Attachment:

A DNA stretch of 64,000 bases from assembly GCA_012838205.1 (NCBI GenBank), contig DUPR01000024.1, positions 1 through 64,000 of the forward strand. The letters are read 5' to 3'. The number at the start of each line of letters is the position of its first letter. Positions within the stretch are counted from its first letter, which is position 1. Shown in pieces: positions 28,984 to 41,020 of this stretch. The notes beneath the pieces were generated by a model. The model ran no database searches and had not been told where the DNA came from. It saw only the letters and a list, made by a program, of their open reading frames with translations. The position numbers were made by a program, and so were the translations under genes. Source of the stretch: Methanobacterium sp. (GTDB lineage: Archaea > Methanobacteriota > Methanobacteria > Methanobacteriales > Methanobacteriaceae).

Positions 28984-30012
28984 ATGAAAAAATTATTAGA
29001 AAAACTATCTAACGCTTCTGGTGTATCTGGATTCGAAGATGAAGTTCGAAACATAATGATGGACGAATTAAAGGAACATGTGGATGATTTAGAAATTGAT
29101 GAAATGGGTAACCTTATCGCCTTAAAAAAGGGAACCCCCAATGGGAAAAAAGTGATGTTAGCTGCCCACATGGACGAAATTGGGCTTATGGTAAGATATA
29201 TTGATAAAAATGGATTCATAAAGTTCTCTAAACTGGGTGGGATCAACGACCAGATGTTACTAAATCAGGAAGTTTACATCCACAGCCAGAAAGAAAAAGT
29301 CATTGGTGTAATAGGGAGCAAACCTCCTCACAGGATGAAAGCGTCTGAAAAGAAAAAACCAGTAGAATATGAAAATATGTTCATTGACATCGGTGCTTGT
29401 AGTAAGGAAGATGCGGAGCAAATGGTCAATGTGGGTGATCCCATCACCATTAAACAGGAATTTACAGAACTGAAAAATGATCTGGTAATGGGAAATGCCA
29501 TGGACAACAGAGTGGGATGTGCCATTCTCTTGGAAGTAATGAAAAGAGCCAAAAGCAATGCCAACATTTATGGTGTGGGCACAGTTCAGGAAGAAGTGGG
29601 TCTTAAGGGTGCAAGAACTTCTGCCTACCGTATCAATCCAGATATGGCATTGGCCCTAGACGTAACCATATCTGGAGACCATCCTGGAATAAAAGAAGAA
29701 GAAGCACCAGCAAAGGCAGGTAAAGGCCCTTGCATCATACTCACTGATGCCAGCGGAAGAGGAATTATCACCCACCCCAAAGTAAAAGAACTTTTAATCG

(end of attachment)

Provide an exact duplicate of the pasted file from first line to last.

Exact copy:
A DNA stretch of 64,000 bases from assembly GCA_012838205.1 (NCBI GenBank), contig DUPR01000024.1, positions 1 through 64,000 of the forward strand. The letters are read 5' to 3'. The number at the start of each line of letters is the position of its first letter. Positions within the stretch are counted from its first letter, which is position 1. Shown in pieces: positions 28,984 to 41,020 of this stretch. The notes beneath the pieces were generated by a model. The model ran no database searches and had not been told where the DNA came from. It saw only the letters and a list, made by a program, of their open reading frames with translations. The position numbers were made by a program, and so were the translations under genes. Source of the stretch: Methanobacterium sp. (GTDB lineage: Archaea > Methanobacteriota > Methanobacteria > Methanobacteriales > Methanobacteriaceae).

Positions 28984-30012
28984 ATGAAAAAATTATTAGA
29001 AAAACTATCTAACGCTTCTGGTGTATCTGGATTCGAAGATGAAGTTCGAAACATAATGATGGACGAATTAAAGGAACATGTGGATGATTTAGAAATTGAT
29101 GAAATGGGTAACCTTATCGCCTTAAAAAAGGGAACCCCCAATGGGAAAAAAGTGATGTTAGCTGCCCACATGGACGAAATTGGGCTTATGGTAAGATATA
29201 TTGATAAAAATGGATTCATAAAGTTCTCTAAACTGGGTGGGATCAACGACCAGATGTTACTAAATCAGGAAGTTTACATCCACAGCCAGAAAGAAAAAGT
29301 CATTGGTGTAATAGGGAGCAAACCTCCTCACAGGATGAAAGCGTCTGAAAAGAAAAAACCAGTAGAATATGAAAATATGTTCATTGACATCGGTGCTTGT
29401 AGTAAGGAAGATGCGGAGCAAATGGTCAATGTGGGTGATCCCATCACCATTAAACAGGAATTTACAGAACTGAAAAATGATCTGGTAATGGGAAATGCCA
29501 TGGACAACAGAGTGGGATGTGCCATTCTCTTGGAAGTAATGAAAAGAGCCAAAAGCAATGCCAACATTTATGGTGTGGGCACAGTTCAGGAAGAAGTGGG
29601 TCTTAAGGGTGCAAGAACTTCTGCCTACCGTATCAATCCAGATATGGCATTGGCCCTAGACGTAACCATATCTGGAGACCATCCTGGAATAAAAGAAGAA
29701 GAAGCACCAGCAAAGGCAGGTAAAGGCCCTTGCATCATACTCACTGATGCCAGCGGAAGAGGAATTATCACCCACCCCAAAGTAAAAGAACTTTTAATCG